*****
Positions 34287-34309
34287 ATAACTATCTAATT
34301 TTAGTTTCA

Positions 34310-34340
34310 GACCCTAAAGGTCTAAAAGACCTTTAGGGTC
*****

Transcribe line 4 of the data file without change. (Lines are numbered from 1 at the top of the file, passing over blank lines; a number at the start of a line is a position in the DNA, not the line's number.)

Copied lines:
Positions 34310-34340